Mythical ode


emotive A Kathakali dancer photo by Dilip Banerjee

Today, dance forms like Bharatnatyam, Kathakali, Kathak and Manipuri are recognised as principal schools of classical dance art. Kathakali, the most popular classical dance of them all, originated in Kerala in the mid-17th century under royal patronage. The origin of this dance form is due to Kerala Varma, the then prince of the neighbouring state of Kottayam. He was also the creator of the name Kathakali, which means narrative (Katha) and dance (Kali). The characteristic feature of Kathakali is that it combines some of the best literary compositions in Malayalam, vocal and instrumental music and mudras depicting emotions in accordance with the Hindu shastras.

Like Bharatnatyam, Kathakali started off as a religious dance form; it was a part of temple worship in Kerala. During religious festivals, Kathakali had to be performed in an open air temple-compound and thus, a number of temples maintained their own permanent Kathakali troupes. A Kathakali dancer had his face painted with certain significant colours, which is still practised today. Besides the make-up, the dancer had to also decorate his head with an ornamental crown and the body with vibrant costumes. It is also known that in the early stage of Kathakali, wooden masks were used instead of make-up. But, eventually, it was realised that wooden masks couldn’t express emotions and they were subsequently abandoned and the practice of painting faces was introduced.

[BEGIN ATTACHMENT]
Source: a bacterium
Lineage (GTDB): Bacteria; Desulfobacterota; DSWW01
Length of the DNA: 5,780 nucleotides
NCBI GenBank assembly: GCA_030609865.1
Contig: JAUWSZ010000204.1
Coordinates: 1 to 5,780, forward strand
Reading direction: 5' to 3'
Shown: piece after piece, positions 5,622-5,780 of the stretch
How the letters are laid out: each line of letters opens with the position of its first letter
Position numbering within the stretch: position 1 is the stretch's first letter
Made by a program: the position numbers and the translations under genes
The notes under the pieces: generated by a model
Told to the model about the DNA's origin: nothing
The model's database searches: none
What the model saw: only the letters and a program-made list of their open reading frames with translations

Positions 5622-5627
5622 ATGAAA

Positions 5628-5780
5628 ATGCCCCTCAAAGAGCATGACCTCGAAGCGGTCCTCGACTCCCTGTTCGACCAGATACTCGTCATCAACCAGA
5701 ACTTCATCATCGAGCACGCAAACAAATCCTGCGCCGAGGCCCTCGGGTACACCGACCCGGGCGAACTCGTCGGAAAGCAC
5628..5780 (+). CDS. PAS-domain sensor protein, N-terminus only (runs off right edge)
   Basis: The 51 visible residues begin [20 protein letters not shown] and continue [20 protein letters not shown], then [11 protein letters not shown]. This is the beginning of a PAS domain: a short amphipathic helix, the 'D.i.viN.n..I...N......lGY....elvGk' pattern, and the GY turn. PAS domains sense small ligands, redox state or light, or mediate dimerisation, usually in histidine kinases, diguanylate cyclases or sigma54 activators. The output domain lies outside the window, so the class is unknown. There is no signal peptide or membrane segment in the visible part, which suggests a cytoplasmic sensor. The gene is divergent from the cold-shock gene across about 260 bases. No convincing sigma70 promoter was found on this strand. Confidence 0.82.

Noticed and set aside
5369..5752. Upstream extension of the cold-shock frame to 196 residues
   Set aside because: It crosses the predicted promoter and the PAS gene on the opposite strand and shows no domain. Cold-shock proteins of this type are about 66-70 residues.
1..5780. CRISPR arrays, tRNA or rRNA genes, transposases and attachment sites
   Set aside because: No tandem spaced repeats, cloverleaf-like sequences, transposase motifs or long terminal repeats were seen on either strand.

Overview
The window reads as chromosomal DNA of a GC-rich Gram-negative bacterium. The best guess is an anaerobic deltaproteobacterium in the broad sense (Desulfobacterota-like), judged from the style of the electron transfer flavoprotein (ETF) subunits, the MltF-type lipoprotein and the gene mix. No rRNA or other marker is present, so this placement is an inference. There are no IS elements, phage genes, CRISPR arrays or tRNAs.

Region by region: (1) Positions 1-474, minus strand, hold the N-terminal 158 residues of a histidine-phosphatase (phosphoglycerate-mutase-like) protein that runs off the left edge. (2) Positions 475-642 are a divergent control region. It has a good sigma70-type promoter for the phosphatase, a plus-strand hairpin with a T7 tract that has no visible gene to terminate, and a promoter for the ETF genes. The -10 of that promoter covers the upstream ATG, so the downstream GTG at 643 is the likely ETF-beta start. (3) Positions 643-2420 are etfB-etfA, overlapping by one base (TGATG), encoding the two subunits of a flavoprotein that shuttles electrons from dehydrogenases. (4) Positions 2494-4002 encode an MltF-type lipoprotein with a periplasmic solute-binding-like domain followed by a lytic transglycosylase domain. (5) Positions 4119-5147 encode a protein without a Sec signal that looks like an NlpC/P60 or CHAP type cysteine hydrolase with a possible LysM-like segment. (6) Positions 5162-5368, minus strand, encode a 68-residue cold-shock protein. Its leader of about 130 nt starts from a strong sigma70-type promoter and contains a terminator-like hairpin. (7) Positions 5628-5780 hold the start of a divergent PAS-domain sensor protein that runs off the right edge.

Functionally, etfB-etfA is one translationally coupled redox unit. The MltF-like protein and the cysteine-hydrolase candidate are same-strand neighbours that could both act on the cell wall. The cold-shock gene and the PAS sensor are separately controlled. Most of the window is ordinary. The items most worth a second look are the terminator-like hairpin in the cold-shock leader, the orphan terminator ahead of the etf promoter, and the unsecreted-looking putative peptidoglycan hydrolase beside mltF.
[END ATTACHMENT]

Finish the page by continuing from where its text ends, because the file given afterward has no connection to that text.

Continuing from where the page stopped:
The make-up of a Kathakali character has certain connotations. For instance, green represents saattvika, which reveals godliness, while white represents spirituality. The dance moves are governed by rules that regulate the bhava and tala. The theme of the dance is represented through music. Previously, all female roles were portrayed by male actors, but today, females too participate in this dance form.

Due to public indifference and official neglect, Kathakali was losing  its significance. It was on the verge of extinction when Mukunda Raja and Mahakavi Vallathol took up the noble task of reviving this dance form by establishing Kerala Kalamandalam in 1930. From here, a number of able actors in Kathakali emerged. Some of them include Kunju Krishna Panikar and Bhahmasvam Kunju Pillai. Calcutta Kalamandalam, founded in 1968, has also popularised Kathakali with remarkable success across the globe.

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